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Learning big currents


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I had a teaching-outing offered by one of the local (Boston) kayak establishments down at Woods Hole. This was mainly to learn or practice skills in big currents.

I had never been in Woods Hole before, and I have to say that I was absolutely amazed at the buoys - they tilt at 30 degree angles because of the current. I guess most people are familiar with this, but it was my first time there and I found this the single most astonishing thing about the place.

We practiced ferries, peel outs, combat rolls, rescues etc. I have to say that crossing that channel was an experience unto itsslf - you have to time your crossing to avoid the nearly constant traffic.

In any case, it's a great place to sharpen your skill set with a good instructor. I certainly got a lot out of it.

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Out of curiousity, does anyone have a good method for quickly judging the speed of a current in knots, perhaps something similar to the Beaufort equivalents for wind? We can get a good idea of whether the current is fast or not by looking at the buoys and the moored boats, but it would be nice to be more able to pinpoint the speed if possible.

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Here is a quick way of estimating current.

Allow yourself to drift past a stationary object (buoy, lobster pot, anchored boat etc.)

If your kayak is 17 feet long, start counting seconds from the time your bow crosses the point until the stern crosses the same point. 10 seconds equals 1 knot. So...If it only takes 5 seconds, the current is 2 knots. Of course wind also has an effect when you are adrift.

There are lots of other ways of estimating current using ranges, ferry angles etc.

I highly recommend David Burch's book "Fundamentals of Kayak Navigation". He has alot of very detailed information regarding tides, currents and navigating in current.

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Yup - Charles River Canoe and Kayak, Ocean Skills II.

A guy named Kevin was our instructor - great guy, very knowledgable and also laid back. I'm probably going to do the surfing clinic, which he also teaches.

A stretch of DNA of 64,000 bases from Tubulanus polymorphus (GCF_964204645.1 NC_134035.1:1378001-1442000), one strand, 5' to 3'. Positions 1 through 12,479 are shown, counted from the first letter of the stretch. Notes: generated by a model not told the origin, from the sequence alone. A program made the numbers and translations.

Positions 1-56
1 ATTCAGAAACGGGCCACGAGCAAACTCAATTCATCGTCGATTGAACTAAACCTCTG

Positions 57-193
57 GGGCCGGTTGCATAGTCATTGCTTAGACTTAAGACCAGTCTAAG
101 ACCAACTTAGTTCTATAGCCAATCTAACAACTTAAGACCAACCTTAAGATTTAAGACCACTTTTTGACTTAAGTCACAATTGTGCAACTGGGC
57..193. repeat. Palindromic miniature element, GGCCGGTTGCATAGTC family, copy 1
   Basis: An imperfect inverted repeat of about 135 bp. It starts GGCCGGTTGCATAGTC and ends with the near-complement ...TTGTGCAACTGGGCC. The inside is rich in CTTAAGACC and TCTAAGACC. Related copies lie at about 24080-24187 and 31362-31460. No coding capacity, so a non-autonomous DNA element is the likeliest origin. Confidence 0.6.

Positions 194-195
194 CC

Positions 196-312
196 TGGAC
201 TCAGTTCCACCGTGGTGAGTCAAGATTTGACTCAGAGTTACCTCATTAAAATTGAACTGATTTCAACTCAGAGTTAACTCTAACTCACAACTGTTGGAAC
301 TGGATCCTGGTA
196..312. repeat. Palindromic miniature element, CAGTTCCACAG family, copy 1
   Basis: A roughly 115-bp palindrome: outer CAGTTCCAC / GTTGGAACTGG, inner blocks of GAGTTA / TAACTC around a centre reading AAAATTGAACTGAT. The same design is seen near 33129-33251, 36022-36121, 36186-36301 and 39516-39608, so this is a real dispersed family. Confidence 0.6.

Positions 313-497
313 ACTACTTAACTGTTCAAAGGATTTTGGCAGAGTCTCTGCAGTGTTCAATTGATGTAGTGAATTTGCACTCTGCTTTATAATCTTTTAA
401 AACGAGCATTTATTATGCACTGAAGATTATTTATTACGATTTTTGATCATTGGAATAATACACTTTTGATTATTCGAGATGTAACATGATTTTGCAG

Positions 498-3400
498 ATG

As far as current estimation is concerned - I can think of two ways:

If you know the distance between two stationary objects (buoys, markers etc), and then see a piece of flotsam going by, you can time the passage from one fixed point to another.

The other option is to get out into the current with your kayak and try the same thing.

I've cheated on this, and used my GPS to estimate speeds. Even if you don't stop paddling, you can look at the differential speed when you are paddling in flat water and when in moving water to get a rough ifea of the current.

The tricky bit, in my opinion, is in areas where there is a significant constriction. There you'll see a lot of turbulence and variation in current from one place to the next. Woods Hole had all these funky little eddies, so as you cross, you'll get all sorts of variations in current. First time out, they took me by surprise, as the changing currents would try to torque around the kayak while crossing. Second time, I was more ready for this (but not for the large fishing vessel suddenly bearing down on me!).

On estuarial rivers, the same thing -the river meanders and there are eddies on the inside of bends, and currents are accentuated around tight bends. There's one place on the Herring river I love to practics - it has a hairpin turn - on one side of the bend, there's a nice fat, lazy eddy. On the other is a firehose of current. The transition is breathtaking - all the more so because you can't really see the eddy line.

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